Explore Hermanus

PUBLISHED : Tuesday, 17 August, 2010, 12:00am
UPDATED : Tuesday, 17 August, 2010, 12:00am
 

Dear Travel Guru,

I blame it all on the World Cup. My father's got it into his head we should visit Cape Town for a holiday. I really don't know what to think - so far away and, of course, we're doing it on a tour. I have a vision of us ticking off the Table Mountain, a safari, the waterfront and so on with a large group of Hong Kong tourists - probably dining on bad Chinese food morning and night. I'm hoping we can get away and do one thing on our own that is a little different. What do you suggest?

Group Tour Getaway

Thanks for your letter. It's true that Cape Town is a long way away and might seem like the end of the world. But once you've recovered from your jet lag, I think you're going to love what you see.

In fact, there's so much to see in and around Cape Town, and so much natural beauty, you will probably forget you are on a tour altogether. But if you want to do something different, take a trip to the place South Africans call the 'whale-watching capital of the world'. And, as anyone who has been there will tell you, the drive itself is a unique experience - the highway to Hermanus is the background to countless international car advertisements.

Travel Guru

Whale of a time

September is the height of the whale season, when the creatures flock to the bay to play and give birth to calves. The residents of Hermanus join in, with arts exhibitions and musical performances that carry on into the night.

Don't worry about not seeing any whales. Hermanus has a whale-watching hotline and even a town whale crier - he's on duty every day (he'll blow on his horn when there's a whale to be seen) from 10am to 4pm.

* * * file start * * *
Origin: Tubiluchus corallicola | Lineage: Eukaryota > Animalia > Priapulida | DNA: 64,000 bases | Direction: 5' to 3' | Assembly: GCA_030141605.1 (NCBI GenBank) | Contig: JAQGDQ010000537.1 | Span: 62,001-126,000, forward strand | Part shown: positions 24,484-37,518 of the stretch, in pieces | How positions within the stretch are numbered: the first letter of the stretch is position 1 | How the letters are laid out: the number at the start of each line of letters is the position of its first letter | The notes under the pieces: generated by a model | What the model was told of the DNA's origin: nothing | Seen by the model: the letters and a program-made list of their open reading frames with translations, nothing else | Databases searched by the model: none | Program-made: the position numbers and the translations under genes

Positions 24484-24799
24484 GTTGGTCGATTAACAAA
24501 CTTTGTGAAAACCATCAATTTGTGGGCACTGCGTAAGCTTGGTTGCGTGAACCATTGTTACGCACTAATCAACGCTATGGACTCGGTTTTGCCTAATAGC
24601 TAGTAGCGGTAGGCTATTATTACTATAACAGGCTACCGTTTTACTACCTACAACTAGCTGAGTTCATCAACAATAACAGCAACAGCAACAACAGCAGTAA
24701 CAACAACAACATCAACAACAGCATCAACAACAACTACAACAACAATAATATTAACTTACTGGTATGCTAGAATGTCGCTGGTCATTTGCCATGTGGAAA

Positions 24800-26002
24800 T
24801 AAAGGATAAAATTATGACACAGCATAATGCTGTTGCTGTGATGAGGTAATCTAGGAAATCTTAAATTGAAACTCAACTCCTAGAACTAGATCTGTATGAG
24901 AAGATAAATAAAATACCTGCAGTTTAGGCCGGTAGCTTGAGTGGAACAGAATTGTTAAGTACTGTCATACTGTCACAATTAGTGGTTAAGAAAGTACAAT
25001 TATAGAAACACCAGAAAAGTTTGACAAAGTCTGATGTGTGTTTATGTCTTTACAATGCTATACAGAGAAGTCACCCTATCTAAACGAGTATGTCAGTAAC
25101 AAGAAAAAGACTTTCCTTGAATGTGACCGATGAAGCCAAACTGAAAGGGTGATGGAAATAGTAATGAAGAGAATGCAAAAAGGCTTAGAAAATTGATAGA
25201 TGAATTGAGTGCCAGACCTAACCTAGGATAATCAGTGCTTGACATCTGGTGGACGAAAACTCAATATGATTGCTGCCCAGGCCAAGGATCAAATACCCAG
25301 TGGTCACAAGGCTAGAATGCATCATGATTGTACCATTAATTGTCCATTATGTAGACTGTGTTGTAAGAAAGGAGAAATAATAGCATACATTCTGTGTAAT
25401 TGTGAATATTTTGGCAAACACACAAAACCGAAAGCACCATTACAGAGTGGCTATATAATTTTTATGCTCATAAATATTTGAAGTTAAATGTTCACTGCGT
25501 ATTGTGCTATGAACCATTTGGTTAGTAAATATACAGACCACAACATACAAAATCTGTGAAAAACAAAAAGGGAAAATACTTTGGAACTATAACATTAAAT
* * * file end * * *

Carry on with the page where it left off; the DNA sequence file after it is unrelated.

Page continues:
Hermanus is special - even WWF calls it the 'best whale-watching spot in the world' - because the huge mammals actually come into the bay. In most places, if you see a whale, it is far out to sea. Hermanus is 115km from Cape Town, and is easy to reach.

Right on

The whales you are most likely to see at Hermanus are southern right whales. They grow to around 18 metres in length. The mother whales that come to the bay to give birth have been carrying their babies for around one year (that's three months longer than humans). Once they give birth to their 1,000kg-1,500kg babies, they will take care of them as they grow 3cm a day.

If you're wondering about the name, it comes from the old days when whalers went out to sea in wooden boats to hunt. It was a dangerous job.

The safest way to do it was to choose smaller whales that did not move too quickly, and the southern 'right' was just right. It's not the only whale that likes the bay of Hermanus, though. If you're lucky, you might see a humpback whale or two.

Tips

1 Sorry, but join a tour - that's a tour bus, not a Hong Kong tour with lunch and shopping detours thrown in. Once you get to Hermanus, you will be free to do what you want.

2 Wear casual clothes - shorts and T-shirt. But don't forget a jacket, because it can be quite cold and windy, and a cap or hat to protect yourself against the sun.

3 Don't forget sunscreen - you're in Africa.

4 If possible, go on a weekday. There will be fewer people like yourself - tourists - and you can soak up the local atmosphere.

5 Don't paddle out in your own boat to see the whales. In July this year, a whale leapt aboard a yacht off Cape Town and completely crushed it. The sailor got a fright, but fortunately, she survived.

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